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Published: Tuesday, December 19, 2017 @ 11:00 AM
— The Dayton Arcade, one of downtown’s most iconic properties, received a significant boost today when the state awarded the project an additional $4 million in historic tax credits.
The arcade closed 26 years ago, but a development group has been working to pull together financing for a more than $90 million overhaul of the historic complex, which sits in the heart of downtown along West Third Street.
INSIDE THE ARCADE: See amazing interior views
Developers have said that the additional $4 million in state tax incentives is one of the final puzzle pieces of its “capital stack,” and they wanted to announce by year’s end whether the arcade project is going to happen.
Transforming the massive complex into a mix of uses, including housing and an innovation hub, would reinvigorate a sleepy section of downtown and would be a catalyst for new investment in the center city, officials and developers say.
Skeptics say there have been many proposals for reviving the property — and all fell flat.
But no proposal has ever come this close to reaching the finish line, officials say.
“This is big,” said John Gower, urban design director of CityWide.
Today, the Ohio Development Services Agency announced it has awarded the Dayton Arcade $4 million in state historic preservation tax credits for a nearly $41 million project.
Developers propose to rehab the arcade in phases, beginning with new housing for artists and creative types and professionals, event spaces and a hub for entrepreneurs, students, faculty, businesses and other groups.
In June, the first phases of the project were awarded $5 million in state historic tax credits.
The $56 million early stages of renovation will focus on the southern buildings, including the rotunda and the Commercial and Fourth Street Apartment buildings. The Dayton Arcade consists of about eight interconnected buildings.
The tax incentives announced today will support the restoration of the Third Street Arcade and Gibbons Annex buildings.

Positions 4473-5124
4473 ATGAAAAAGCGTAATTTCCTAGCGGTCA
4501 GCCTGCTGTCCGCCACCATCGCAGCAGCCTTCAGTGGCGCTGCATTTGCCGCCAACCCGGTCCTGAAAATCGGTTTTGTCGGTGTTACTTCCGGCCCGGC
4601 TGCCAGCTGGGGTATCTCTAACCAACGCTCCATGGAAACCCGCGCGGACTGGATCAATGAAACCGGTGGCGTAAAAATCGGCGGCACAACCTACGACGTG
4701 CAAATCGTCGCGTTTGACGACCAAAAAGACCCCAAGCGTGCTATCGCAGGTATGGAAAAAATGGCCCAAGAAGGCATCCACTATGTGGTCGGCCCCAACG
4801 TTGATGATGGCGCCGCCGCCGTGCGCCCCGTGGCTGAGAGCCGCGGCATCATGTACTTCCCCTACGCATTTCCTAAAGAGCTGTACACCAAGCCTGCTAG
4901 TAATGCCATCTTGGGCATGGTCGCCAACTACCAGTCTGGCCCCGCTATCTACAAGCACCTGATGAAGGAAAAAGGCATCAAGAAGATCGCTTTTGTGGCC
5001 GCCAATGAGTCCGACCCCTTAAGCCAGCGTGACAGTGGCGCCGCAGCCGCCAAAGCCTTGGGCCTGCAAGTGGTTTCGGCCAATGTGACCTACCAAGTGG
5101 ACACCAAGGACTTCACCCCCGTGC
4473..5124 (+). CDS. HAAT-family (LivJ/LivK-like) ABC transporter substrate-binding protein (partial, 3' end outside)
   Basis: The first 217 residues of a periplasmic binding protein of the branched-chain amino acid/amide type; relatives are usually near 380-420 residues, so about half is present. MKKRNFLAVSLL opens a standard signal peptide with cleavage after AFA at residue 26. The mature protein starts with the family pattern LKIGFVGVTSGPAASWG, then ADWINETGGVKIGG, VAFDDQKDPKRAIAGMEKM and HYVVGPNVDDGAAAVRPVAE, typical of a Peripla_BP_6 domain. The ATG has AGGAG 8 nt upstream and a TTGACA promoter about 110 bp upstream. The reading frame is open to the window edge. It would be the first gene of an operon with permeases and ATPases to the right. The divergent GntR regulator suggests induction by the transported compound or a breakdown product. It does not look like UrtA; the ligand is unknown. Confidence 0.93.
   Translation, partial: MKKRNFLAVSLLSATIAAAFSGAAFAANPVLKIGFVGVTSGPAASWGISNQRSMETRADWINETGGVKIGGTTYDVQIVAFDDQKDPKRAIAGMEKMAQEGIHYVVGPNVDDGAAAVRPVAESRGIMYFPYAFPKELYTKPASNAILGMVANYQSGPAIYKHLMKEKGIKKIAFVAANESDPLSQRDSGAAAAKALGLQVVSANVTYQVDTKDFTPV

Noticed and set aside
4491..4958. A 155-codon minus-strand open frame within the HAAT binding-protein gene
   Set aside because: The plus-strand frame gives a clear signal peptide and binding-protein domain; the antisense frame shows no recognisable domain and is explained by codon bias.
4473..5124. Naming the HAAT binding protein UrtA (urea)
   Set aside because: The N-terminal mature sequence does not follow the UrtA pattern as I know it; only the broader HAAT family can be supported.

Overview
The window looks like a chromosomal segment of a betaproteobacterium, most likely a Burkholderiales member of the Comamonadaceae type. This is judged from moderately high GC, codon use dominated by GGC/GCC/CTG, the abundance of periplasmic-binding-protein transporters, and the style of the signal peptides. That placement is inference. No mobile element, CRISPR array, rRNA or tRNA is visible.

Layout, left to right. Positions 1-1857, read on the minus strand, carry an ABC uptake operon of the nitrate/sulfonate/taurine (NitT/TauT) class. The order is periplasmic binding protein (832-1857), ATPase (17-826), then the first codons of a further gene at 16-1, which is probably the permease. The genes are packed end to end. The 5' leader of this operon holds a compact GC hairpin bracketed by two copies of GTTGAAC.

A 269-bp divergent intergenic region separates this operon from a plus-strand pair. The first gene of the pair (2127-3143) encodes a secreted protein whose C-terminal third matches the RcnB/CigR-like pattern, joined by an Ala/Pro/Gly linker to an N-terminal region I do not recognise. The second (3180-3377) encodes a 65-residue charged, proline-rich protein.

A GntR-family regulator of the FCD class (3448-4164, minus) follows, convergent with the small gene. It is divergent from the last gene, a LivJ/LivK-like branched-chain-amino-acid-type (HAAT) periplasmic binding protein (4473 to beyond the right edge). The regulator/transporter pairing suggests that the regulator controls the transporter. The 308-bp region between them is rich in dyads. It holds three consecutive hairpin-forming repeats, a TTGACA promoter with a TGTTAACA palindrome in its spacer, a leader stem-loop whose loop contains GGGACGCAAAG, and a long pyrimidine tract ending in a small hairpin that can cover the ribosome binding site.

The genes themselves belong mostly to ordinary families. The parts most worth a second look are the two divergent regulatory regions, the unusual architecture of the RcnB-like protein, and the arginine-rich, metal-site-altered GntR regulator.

“It’s really important,” Gower said. “Nine million dollars in state historic tax credits is a scale of an award that the Dayton area has never seen before.”
Miller-Valentine Group and Cross Street Partners, the development partners, want to make the Third Street Arcade into first-floor retail spaces and offices and small apartments on the upper levels.
The Third Street Arcade has a two-story, sky-lit retail arcade. The retail spaces will be filled by a collection of pop-up restaurants.
The McCrory building will house University of Dayton art programs in the basement and first floor, and its upper floors will have spaces related to the innovation center.
The proposed rehab of the arcade is expensive because of the complex’s deteriorated condition and the specialized construction needs to bring it back to life, according to the developer’s application for credits.
“Market conditions in Dayton will not support the cost without some outside incentive,” the application states.
Published: Monday, March 05, 2018 @ 6:22 PM
Updated: Friday, April 27, 2018 @ 4:12 PM
— It’s the words some people have waited nearly three decades to hear: The Dayton Arcade is going to reopen.
The project is not in doubt, says Cross Street Partners, the project’s lead developer: It’s definitely happening.
Though previous proposals to revitalize the arcade fizzled out, Cross Street Partners has never had a project progress to this point and not finish, said Bill Struever, principal of Cross Street Partners.
“We’re way too pregnant,” said Struever.
PHOTOS: A look back at the Dayton Arcade
Last week, this newspaper broke the news that Miller-Valentine Group, one of the largest commercial real estate developers in the region, has pulled out of a project to create new housing in the Dayton Arcade, electing to take a back seat from efforts to revitalize the famed complex.